Approximately one-quarter of the male samples and one-tenth of the female samples were found on a patch of urine-soaked bedding (identified as urine-contaminated or wet). We determined how much metabolites were leached by urine to adjust the corticoid values obtained from these wet samples. In 35 cases among the males, separately stored wet and dry (i.e. not urine-contaminated) samples were available for the same animal from the same collection period. To determine the relationship between wet and dry samples, we regressed the natural logarithm of the corticoid concentration for the dry samples on the logarithm of the concentration for the corresponding wet samples. The estimated intercept was 1.43 (s.e.m. =0.38) and the estimated slope was 0.76 (s.e.m. =0.07). A test of the hypothesis that the true slope is equal to 1 (corresponding to a proportional relationship between the corticoid values for wet and dry samples) yielded a P value of 0.002. The R2 value was 0.78, and a plot of the residuals indicated that the linear model fitted the data well. This estimated model was used to adjust corticoid concentrations in wet samples for both the males and females.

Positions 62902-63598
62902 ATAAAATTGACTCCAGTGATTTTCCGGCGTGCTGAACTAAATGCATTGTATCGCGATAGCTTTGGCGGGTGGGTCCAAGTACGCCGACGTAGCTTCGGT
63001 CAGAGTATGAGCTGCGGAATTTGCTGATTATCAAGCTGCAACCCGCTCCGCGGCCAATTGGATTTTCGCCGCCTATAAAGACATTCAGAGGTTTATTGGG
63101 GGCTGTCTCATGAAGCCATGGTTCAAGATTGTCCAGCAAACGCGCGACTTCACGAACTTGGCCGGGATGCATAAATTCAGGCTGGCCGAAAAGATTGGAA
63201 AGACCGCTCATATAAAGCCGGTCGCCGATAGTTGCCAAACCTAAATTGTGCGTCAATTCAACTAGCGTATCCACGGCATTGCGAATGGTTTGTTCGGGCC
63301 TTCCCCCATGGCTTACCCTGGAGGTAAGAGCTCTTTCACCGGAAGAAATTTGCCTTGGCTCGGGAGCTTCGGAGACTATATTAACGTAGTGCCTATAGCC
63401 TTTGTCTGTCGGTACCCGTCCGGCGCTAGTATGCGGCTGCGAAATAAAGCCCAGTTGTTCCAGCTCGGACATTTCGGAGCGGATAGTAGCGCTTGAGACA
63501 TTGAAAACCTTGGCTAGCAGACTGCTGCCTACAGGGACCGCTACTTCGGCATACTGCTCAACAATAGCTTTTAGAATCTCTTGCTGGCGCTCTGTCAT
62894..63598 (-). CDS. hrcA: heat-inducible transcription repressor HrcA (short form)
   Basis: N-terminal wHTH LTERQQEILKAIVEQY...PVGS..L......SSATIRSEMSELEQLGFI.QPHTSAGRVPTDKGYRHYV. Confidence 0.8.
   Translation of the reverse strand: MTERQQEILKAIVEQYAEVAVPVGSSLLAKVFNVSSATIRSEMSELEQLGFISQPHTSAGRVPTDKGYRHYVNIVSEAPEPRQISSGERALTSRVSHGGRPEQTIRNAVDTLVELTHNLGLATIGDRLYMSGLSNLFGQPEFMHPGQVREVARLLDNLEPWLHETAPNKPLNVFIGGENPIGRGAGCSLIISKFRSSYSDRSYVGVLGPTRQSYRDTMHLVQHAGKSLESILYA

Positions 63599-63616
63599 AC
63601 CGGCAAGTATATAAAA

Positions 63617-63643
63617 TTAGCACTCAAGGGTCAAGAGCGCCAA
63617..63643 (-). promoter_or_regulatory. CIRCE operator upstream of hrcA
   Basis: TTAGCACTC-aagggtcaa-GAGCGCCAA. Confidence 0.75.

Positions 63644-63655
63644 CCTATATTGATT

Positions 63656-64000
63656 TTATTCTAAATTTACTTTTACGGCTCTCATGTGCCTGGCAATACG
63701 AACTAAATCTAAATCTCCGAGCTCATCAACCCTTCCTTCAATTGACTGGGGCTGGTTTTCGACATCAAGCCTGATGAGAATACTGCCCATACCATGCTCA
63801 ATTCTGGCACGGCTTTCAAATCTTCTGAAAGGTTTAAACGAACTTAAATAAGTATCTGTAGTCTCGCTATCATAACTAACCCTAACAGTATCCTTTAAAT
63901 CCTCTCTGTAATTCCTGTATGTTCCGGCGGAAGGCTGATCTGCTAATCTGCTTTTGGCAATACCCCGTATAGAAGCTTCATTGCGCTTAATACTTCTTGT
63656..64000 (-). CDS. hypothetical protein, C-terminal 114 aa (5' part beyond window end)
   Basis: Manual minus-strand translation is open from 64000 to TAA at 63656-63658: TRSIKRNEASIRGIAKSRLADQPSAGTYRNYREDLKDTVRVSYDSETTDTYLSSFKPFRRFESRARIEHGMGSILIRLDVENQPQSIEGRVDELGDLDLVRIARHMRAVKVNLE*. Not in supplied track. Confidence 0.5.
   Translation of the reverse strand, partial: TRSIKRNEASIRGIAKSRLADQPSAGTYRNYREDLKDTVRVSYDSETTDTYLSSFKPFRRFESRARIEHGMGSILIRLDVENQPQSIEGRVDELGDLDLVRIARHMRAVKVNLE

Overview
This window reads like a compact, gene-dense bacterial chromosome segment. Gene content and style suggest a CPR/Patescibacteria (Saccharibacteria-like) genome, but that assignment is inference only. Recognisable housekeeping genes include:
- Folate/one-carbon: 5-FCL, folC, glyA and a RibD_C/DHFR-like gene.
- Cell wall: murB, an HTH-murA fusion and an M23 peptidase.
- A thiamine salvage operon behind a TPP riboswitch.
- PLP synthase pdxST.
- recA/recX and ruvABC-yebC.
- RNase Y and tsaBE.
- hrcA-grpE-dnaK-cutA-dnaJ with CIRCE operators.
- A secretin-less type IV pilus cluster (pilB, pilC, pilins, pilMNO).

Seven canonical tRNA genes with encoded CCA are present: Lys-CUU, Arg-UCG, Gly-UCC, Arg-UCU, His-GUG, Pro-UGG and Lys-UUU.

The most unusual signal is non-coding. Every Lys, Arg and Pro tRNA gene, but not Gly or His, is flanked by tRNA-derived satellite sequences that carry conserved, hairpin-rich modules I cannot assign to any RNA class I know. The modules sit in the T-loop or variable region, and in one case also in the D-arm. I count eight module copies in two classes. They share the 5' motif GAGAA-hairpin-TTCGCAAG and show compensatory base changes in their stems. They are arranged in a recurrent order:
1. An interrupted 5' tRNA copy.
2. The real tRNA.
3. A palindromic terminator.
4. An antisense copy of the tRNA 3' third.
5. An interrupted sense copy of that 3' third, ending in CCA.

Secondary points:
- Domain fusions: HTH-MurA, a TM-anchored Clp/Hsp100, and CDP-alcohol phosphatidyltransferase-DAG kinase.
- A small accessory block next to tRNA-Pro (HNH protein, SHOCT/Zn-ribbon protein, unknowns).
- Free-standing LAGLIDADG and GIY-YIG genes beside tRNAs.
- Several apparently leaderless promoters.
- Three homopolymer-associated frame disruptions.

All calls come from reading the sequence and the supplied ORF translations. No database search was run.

Fecal corticoid circadian rhythm in males
Males exhibited a distinct circadian rhythm in fecal corticoid excretion (Fig. 3). Peak corticoid levels occurred at the end of the active period and were approximately seven times greater than trough levels (512.6 ± 31.4 versus 74.5 ± 9.0 ng/3 h). The acrophase typically occurred during the 16:30 or 19:30 h intervals, corresponding to the end of the dark phase, approximately 6–9 h from the normal peak in circulating corticoids (Krieger 1973). Nine of the 10 males had their fecal corticoid acrophase during these two collection intervals. The nadir in fecal corticoid excretion generally occurred during the 3:00 or 7:30 h interval, corresponding to the middle and end of the light phase. Six of the 10 males excreted their lowest corticoid levels during these two intervals.